The Impact of Israeli-Palestinian Inter-Religious Dialogue: Theoretical and Empirical Perspectives

The Impact of Israeli-Palestinian Inter-Religious Dialogue: Theoretical and Empirical Perspectives

Ben Mollov (Bar-Ilan University, Israel) and Chaim Lavie (Bar-Ilan University, Israel)
DOI: 10.4018/978-1-5225-7585-6.ch010
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This chapter will focus on the prospects of inter-religious dialogue as a means of fostering the Israeli-Palestinian peacebuilding process, both from a theoretical and empirical perspectives. The two authors come from the disciplines of political science and social psychology and employ qualitative and quantitative methods, respectively. Although counter-intuitive as part of an ongoing research project, the authors suggest that, in line with other research, religion can indeed serve as a bridge between Israelis and Palestinians and not merely act as an escalatory influence as is commonly assumed. The authors have drawn on earlier work of these researchers and others, which have provided empirical evidence over time that inter-religious dialogue encounters between Israelis and Palestinians can help nurture perception change based on social psychological dynamics for intergroup relations as both sides discover strong commonalities between their respective faiths. This opportunity also offers a means to mutually explore the basis of the narratives of both sides in a non-confrontational atmosphere. Perception change between groups locked in conflict is an essential element for moderating strife and encouraging dialogue. However, in the case of the Israeli-Palestinian conflict clashing narratives––as succinctly analyzed in the Peel Commission Report of 1937––rooted in religious and cultural identity informs the conflict and must be addressed through dialogue with the hope of mutual accommodation. Ideally, the transcendent elements of religion can also serve as positive points of meeting. Research data collected primarily from the work of the Interfaith Encounter Association (IEA) will be presented to demonstrate the advantages of the inter-religious approach. In addition, the authors also refer to the case study of a special annual inter-religious dialogue by mid-level leadership in the “spirit of social partnership” in the Jewish-Arab City of Akko (in Northern Israel) in the context of an annual graduate seminar organized by the first author.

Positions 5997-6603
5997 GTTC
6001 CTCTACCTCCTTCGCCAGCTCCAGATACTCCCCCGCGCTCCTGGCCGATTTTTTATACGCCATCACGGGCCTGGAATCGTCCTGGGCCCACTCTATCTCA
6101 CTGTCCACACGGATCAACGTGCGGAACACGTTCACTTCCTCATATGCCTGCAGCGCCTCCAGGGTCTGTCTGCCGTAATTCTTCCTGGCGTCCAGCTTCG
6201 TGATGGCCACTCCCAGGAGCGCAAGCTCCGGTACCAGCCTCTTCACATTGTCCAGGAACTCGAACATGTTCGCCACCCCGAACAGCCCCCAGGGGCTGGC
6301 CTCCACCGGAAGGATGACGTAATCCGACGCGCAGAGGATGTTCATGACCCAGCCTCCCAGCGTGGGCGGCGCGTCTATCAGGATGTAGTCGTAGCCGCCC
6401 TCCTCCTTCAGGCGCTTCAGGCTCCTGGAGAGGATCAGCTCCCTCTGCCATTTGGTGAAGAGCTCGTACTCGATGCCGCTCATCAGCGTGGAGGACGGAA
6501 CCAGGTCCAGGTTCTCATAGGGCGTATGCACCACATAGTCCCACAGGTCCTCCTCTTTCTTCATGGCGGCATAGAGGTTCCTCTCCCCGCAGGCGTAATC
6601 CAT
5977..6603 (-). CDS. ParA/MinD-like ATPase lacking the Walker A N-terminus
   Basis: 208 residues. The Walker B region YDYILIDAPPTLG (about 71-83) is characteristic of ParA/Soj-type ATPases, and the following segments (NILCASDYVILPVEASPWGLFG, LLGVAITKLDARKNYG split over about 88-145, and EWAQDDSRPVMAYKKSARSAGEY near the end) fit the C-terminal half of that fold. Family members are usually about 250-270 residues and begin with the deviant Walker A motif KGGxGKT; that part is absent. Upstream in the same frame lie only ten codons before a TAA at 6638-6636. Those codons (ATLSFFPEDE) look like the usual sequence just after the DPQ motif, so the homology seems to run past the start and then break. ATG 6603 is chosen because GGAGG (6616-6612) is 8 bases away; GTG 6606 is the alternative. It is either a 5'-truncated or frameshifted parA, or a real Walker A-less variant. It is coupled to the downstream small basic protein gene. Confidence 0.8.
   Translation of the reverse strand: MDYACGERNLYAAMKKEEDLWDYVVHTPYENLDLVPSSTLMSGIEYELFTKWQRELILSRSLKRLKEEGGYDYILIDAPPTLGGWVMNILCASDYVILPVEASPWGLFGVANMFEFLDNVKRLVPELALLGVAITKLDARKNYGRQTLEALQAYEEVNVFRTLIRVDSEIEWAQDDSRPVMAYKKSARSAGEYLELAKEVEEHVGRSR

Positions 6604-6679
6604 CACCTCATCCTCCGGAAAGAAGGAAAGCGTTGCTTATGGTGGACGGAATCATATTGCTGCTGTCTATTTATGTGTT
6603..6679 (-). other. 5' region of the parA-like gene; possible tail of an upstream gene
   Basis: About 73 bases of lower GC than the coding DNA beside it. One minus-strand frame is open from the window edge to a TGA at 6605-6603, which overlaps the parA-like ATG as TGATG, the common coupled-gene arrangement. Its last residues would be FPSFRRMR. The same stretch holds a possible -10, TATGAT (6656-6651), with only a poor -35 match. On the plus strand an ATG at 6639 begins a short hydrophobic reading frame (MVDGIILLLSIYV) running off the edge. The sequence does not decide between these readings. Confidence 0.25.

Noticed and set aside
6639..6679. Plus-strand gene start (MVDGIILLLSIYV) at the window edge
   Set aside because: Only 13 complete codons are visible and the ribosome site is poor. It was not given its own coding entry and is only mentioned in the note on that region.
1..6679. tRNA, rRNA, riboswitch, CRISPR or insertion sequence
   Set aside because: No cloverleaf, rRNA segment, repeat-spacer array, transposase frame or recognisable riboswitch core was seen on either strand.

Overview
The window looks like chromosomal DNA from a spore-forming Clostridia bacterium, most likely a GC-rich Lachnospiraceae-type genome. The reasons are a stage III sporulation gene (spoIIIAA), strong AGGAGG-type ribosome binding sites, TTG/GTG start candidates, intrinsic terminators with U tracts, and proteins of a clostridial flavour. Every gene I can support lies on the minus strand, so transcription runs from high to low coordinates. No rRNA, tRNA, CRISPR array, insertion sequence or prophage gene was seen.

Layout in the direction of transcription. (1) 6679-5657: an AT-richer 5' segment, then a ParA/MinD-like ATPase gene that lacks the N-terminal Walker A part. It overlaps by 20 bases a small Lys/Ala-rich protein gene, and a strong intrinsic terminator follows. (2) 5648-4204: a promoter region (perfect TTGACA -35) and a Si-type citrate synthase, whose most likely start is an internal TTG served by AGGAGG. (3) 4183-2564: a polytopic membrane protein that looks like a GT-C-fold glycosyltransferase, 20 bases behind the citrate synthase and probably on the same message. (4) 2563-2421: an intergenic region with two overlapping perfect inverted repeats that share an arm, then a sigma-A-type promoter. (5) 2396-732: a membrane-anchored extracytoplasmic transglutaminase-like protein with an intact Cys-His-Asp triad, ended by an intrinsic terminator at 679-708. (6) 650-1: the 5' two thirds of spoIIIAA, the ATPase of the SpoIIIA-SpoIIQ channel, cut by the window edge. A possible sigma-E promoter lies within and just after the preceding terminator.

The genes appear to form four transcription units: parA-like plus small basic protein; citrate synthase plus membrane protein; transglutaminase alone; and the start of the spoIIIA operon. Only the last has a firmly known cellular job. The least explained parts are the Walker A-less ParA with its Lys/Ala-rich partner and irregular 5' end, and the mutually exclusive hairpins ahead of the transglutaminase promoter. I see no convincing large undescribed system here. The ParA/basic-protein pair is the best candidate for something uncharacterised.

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While there have been many energetic attempts to promote Israeli-Palestinian peace agreements and grassroots peace building, the vast majority of efforts have had a decidedly secular or narrow political focus as reflected in research such as Asaqla, Bar, and Bar-Gal (1995) and Kelman (1998, 2015). However, a number of researchers and public figures have asserted that conflict resolution efforts in various parts of the world generally, and in the Israeli-Palestinian conflict in particular, have lacked the ability to address deeper parts of the conflict, notably those rooted in faith and religious identity (Abu-Nimer, 2001; Albright 2006; Johnson and Sampson, 1994; Gopin, 2002; Mollov and Lavie, 2001, 2006).

This paper asserts that the Israeli-Palestinian conflict is substantially rooted in religion and culture, which anchor the identity of both sides and their ties to the same land. As far back as 1937, the British Peel Commission Report described the clashing narratives of both Arabs and Jews, making clear the respective roots of conflict as it succinctly described these respective foundations in the following terms:

The [First World] War and its sequel have inspired all Arabs with the hope of reviving in a free and united Arab world the traditions of the Arab golden age. The Jews similarly are inspired by their historic past. They mean to show what the Jewish nation can achieve when restored to the land of its birth… In the Arab picture the Jews could only occupy the place they occupied in Arab Egypt or Arab Spain. The Arabs would be as much outside the Jewish picture as the Canaanites in the old land of Israel (Laqueur & Rubin 2001, p. 42).

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